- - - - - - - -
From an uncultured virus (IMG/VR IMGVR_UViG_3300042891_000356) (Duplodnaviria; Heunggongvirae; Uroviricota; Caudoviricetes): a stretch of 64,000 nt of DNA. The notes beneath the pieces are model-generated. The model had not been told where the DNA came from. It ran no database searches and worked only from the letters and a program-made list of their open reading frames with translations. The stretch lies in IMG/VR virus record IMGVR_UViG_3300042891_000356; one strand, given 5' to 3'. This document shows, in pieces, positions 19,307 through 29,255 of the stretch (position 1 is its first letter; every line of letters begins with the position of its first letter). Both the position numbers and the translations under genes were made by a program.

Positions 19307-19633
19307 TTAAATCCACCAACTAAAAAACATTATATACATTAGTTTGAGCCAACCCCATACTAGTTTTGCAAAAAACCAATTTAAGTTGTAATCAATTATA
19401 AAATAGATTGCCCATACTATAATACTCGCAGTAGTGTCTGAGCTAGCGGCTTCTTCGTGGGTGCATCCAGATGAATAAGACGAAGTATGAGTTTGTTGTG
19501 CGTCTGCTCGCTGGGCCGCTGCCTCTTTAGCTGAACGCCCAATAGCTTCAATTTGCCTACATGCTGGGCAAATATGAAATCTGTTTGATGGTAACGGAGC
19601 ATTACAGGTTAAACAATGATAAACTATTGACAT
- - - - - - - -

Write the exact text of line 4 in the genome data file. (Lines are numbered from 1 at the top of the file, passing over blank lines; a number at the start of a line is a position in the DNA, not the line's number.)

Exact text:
19401 AAATAGATTGCCCATACTATAATACTCGCAGTAGTGTCTGAGCTAGCGGCTTCTTCGTGGGTGCATCCAGATGAATAAGACGAAGTATGAGTTTGTTGTG